We already linked to one of these charts in Weekend Reading, but I think it deserves more attention. A slew of cool infographics and research published lately have highlighted how Americans’ spending has changed over the last 60 years or so.

The upshot: We’re spending more money on bigger houses, health care, and cars. And we’re spending far less on goods that have become industrialized or that can be produced more cheaply elsewhere—particularly food and clothes. In 1900, those two items alone accounted for half of a family’s budget. In 2000, they made up a fifth of that budget.

Here’s one of the charts from NPR’s Planet Money:

What America Buys, Planet Money

And here’s another chart from the Atlantic Monthly showing some of the same trends (for a larger image, click here):

How Spending Has Changed, Atlantic Monthly

There’s a discrepancy between the two charts on transportation—one showing a big increase and the other a small decrease in spending. They look at slightly different years, but that seems unlikely to account for the difference and neither is explicit about what they included in that category (though this original Bureau of Labor Statistics report on 100 years of US Consumer Spending appears to be a source).

Nonetheless, Planet Money, which found transportation spending on the rise, attributes it to the rise in cars. Their blog points out that in 1950, there were only three vehicles for every 10 Americans. By 2000, that had risen to eight vehicles for every 10 Americans. And they link the rise in housing costs to the fact that people are buying and renting much larger houses. While average home sizes have begun to shrink recently, we’re still living much larger than we used to. In 1950, the average new house was less than 1,000 square feet; in 2000, the average new house was over 2,000 square feet.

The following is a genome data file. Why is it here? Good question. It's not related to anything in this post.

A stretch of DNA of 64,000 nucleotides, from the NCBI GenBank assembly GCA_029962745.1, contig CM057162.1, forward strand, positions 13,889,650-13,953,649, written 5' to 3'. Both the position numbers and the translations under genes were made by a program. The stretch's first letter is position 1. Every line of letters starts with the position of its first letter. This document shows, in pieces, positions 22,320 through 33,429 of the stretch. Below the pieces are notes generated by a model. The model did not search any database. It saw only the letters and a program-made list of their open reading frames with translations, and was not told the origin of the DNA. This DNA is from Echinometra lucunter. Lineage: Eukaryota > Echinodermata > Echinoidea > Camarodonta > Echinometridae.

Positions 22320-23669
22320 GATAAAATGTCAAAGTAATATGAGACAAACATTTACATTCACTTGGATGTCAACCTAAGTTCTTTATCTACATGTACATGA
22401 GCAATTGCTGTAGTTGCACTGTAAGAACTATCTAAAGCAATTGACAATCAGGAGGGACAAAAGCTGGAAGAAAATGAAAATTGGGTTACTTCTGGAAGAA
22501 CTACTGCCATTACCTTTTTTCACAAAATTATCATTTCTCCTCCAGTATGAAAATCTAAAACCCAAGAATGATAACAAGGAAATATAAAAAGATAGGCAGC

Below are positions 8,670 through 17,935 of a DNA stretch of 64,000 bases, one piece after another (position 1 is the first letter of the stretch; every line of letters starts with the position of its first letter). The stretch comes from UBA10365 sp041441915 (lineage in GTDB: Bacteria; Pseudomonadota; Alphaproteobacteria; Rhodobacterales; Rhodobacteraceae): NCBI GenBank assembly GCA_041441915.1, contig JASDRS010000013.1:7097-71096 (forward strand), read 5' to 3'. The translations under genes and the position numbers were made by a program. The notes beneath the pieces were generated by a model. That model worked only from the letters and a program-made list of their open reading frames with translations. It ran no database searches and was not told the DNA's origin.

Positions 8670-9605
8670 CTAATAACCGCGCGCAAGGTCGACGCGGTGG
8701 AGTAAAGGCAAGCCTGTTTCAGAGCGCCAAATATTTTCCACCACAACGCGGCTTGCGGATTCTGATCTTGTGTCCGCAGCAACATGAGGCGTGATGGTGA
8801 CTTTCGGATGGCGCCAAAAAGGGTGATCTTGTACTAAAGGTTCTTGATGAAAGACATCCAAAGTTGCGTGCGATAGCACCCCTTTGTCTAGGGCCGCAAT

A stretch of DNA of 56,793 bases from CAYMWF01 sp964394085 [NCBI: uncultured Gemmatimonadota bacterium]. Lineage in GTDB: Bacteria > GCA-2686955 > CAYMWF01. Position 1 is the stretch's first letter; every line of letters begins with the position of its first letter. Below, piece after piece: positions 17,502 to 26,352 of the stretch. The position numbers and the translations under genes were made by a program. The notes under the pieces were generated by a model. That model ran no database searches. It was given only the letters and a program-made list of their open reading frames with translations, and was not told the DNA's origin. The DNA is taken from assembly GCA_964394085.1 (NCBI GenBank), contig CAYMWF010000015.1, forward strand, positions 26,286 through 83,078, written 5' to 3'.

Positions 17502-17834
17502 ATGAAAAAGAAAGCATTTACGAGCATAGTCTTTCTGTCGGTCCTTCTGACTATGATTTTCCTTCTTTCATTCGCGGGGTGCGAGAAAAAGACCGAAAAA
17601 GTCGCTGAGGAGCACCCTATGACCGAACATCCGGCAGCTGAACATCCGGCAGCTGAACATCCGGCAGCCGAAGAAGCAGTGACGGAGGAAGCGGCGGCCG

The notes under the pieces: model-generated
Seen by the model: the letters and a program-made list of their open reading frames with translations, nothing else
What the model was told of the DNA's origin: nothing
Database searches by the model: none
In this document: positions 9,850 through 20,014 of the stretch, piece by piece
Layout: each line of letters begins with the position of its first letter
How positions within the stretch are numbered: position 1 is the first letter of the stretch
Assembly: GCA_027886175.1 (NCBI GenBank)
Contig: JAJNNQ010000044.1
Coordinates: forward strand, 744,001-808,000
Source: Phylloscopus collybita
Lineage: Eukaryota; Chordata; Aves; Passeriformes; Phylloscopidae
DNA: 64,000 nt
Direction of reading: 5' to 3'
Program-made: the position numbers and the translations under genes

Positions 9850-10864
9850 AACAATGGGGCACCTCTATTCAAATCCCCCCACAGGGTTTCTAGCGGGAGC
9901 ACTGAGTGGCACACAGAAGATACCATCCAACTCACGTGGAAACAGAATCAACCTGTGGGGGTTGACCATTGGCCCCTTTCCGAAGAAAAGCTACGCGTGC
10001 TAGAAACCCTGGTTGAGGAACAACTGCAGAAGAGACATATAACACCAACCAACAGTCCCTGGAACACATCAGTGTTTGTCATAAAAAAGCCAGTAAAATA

This fascinating Atlantic Monthly series does a good job of explaining why some things have gotten more expensive while others are far cheaper:

Spending on items that could be manufactured or produced globally — food/drink and clothing — fell the most…

Across the economy we can see that items that require fewer and fewer American workers per completion (think: socks) get cheaper, while services that can’t find similar ways to replace American workers (think: health care, education, government) don’t get cheaper at all. In fact, they often get more expensive.

The Atlantic’s latest installment focuses on one of the most dramatic transformations embedded in these numbers: how tractors, chemicals, efficiencies of scale, a shift away from local production and the relentless pursuit of productivity in our agricultural sector have made food incredibly cheap.

Thanks to Matt McRae at the City of Eugene for passing this research along.